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GO Museums in Plymouth

Museums in Plymouth Whether you want to learn more about local hero Sir Francis Drake or want to see what life was like in Elizabethan Plymouth, pay a visit to one of the city’s many museums.

For starters there’s the renowned Plymouth Dome [map] on The Hoe, which is undoubtedly the best way to learn about the two most important periods of the city’s history: the Elizabethan era and the World War II. Here you can travel back in time to experience the sights, sounds and even smells of historic Plymouth. Travel with Drake, Cook and the Pilgrim Fathers on their voyages; see the troops gather to protect the city in the Civil War and witness the destruction suffered in the Blitz.

To uncover more of the city’s illustrious past head for Plymouth City Museum [map] on Drake Circus, which hosts a number of historical research projects as well as permanent displays of natural history and ceramics.

If you want to see what life was really like for merchants during Queen Elizabeth I’s reign, where better to go than Elizabethan House [map], which has been restored to how it would have been in the 16th century. Located on New Street in The Barbican, the house is spread over three floors and period features include low wooden beams, a spiral staircase, windows with tiny panes, an inglenook oven, and original floors and furniture.

Another old house worth checking out is the Merchant’s House [map] on St Andrews Street, a four-storey Jacobean town house that has been converted into an enchanting museum. Built in 1608 for William Parker, a friend of Sir Francis Drake and Lord Mayor of Plymouth, this house now tells many different stories of the city’s past. You can discover how the Great Western Railway and Isambard Kingdom Brunel's railway bridge were constructed, see a Victorian schoolroom, and learn about the growth of trade in the Tailor Room.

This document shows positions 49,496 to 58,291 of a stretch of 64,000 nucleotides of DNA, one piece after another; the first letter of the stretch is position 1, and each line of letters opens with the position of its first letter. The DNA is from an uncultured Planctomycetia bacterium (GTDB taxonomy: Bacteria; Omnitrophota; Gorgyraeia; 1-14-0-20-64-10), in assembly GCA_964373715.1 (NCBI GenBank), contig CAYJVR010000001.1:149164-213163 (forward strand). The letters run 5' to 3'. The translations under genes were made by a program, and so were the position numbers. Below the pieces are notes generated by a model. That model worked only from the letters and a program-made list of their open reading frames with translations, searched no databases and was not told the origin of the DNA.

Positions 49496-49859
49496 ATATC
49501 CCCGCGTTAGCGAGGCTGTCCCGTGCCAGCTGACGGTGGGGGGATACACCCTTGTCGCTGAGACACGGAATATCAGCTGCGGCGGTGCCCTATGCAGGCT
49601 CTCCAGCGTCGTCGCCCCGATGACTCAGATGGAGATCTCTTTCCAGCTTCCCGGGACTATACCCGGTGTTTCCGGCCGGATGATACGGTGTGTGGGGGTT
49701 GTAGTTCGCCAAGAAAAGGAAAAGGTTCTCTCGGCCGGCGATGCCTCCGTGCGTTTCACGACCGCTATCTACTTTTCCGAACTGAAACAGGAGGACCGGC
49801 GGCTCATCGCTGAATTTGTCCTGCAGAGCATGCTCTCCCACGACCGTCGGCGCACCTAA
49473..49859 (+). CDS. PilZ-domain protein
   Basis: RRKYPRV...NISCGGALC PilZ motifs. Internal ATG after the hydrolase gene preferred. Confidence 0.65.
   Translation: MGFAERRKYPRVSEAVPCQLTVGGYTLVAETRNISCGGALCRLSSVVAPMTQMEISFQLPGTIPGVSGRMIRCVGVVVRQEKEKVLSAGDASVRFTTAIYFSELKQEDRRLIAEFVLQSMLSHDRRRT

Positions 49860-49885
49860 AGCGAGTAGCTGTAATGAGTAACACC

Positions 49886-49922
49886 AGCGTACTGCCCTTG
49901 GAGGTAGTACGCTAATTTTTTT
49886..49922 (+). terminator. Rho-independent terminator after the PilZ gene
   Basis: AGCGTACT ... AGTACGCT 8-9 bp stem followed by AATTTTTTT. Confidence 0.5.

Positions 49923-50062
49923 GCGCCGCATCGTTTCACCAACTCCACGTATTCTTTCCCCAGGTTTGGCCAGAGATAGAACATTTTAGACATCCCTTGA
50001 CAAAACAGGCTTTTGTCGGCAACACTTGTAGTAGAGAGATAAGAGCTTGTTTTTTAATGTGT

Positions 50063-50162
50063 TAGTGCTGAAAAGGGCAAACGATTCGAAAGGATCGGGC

As a port town, fishing has always been important in Plymouth, so important in fact there’s even a museum dedicated to its history!

The Turner Fishing Museum [map] on New Street in The Barbican offers a fascinating insight into the history of fishing from the ancient port of Plymouth. Here you’ll find lots of model fishing boats, two touch tanks and examples of all the equipment old fashioned fishing boats carried. There are also life-sized models of sharks.

Last but certainly not least, why not pay a visit to a 15th century distillery and see the famous Plymouth Gin being made. Tours of the Blackfriars Distillery [map] on Southside Street are available everyday and the shop sells a good range of products, such as Sloe, Damson or Navy Strength gin.

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